Font cover: Rimu, also designed by Mounfort and carved by the joiner Andrew Swanston in 1892.
Pulpit: Again designed by Mountfort and built from 1883 - 1888, to commemorate the first Anglican bishop in New Zealand, George Augustus Selwyn.(1809 - 1878) The pulpit was built in a variety of local stones and carved in Christchurch. It also features four sculptural panels that depict events in the life of Bishop Selwyn, and these panels were designed and executed by John Rodis in Birmingham.
Bishop's Throne: Timber. Designed by Mountfort and closely related to the design for the Bishop's throne in St Mary's Cathedral Edinburgh, Scotland, which was designed by George Gilbert Scott and John Oldrid Scott.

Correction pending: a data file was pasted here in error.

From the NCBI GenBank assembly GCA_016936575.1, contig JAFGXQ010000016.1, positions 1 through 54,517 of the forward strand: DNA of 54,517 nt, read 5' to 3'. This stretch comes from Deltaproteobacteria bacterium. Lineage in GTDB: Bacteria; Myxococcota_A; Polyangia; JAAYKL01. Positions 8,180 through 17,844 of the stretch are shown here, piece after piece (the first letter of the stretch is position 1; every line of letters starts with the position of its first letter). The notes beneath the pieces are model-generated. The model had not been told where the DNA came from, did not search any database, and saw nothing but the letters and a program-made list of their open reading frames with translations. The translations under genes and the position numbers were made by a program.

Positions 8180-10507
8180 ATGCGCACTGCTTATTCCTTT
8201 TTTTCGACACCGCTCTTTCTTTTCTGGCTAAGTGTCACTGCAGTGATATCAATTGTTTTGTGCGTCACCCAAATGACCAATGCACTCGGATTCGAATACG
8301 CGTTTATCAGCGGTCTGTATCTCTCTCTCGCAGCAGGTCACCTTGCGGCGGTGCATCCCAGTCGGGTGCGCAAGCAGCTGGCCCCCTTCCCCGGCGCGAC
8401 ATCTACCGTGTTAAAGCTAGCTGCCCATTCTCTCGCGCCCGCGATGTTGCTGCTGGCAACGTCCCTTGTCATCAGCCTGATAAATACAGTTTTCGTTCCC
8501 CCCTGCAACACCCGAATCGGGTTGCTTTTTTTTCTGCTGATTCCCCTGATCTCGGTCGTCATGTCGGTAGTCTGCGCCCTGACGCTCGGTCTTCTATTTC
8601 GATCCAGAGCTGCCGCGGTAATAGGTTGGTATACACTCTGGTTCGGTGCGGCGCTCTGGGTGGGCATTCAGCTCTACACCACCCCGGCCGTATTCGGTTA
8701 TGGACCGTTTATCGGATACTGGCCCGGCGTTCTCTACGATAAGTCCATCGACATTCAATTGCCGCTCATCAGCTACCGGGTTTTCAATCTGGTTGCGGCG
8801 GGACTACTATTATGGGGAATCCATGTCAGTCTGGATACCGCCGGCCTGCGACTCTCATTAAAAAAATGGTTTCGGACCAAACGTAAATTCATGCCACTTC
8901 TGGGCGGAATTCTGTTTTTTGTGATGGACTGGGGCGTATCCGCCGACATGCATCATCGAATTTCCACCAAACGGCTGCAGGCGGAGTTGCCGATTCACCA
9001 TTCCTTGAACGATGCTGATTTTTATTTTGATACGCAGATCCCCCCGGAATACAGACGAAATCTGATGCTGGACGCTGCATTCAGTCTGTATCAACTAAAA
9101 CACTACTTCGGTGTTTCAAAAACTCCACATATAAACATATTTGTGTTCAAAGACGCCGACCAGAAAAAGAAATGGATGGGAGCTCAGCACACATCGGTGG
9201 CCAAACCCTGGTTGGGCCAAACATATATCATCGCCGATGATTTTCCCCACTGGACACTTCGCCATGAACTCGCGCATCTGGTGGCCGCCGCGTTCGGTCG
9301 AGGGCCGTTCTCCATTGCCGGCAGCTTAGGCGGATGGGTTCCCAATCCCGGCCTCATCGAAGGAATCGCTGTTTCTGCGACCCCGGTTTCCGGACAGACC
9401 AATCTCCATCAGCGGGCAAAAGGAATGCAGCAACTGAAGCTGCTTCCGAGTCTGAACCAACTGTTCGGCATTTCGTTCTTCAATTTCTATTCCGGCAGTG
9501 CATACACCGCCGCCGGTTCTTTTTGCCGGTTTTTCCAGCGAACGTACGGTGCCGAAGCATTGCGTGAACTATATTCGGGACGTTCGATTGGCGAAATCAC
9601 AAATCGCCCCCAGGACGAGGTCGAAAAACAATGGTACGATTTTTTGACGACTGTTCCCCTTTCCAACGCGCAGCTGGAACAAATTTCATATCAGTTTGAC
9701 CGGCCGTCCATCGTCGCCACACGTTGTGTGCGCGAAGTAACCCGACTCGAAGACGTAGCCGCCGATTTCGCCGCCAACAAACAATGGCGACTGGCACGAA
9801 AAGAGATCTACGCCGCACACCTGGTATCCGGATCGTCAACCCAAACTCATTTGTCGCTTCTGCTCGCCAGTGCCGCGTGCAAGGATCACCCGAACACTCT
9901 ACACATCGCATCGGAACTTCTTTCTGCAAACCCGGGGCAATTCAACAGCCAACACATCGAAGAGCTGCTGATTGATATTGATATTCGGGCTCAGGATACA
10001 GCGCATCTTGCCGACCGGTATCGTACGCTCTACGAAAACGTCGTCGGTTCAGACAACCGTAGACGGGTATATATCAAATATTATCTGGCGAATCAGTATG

Bishop Harper's memorial: Mountfort's final contribution to Christ Church Cathedral. Harper died in 1893 and his memorial, unveiled in 1897, consists of a cenotaph with an effigy of the bishop in full episcopal robes holding the primatial cross of New Zealand. The cenotaph is built in the same materials as the font and pulpit. The marble effigy was carved by John Francis Williamson (1833 - 1920).
Columns: Alternatively octagonal and cylindrical in shape and gifted by, or dedicated to, a number of early Cantabrians.
Stained glass windows: 17 windows.
19th September 2001
Report Written By
Fiona Ciaran, Stained Glass Windows of Canterbury, New Zealand. A Catalogue Raisonne, Dunedin, 1998
Roger Dixon & Stefan Muthesius, 'Victorian Architecture', London, 1978
Ian Lochhead, A Dream of Spires: Benjamin Mountfort and the Gothic Revival, Christchurch, 1999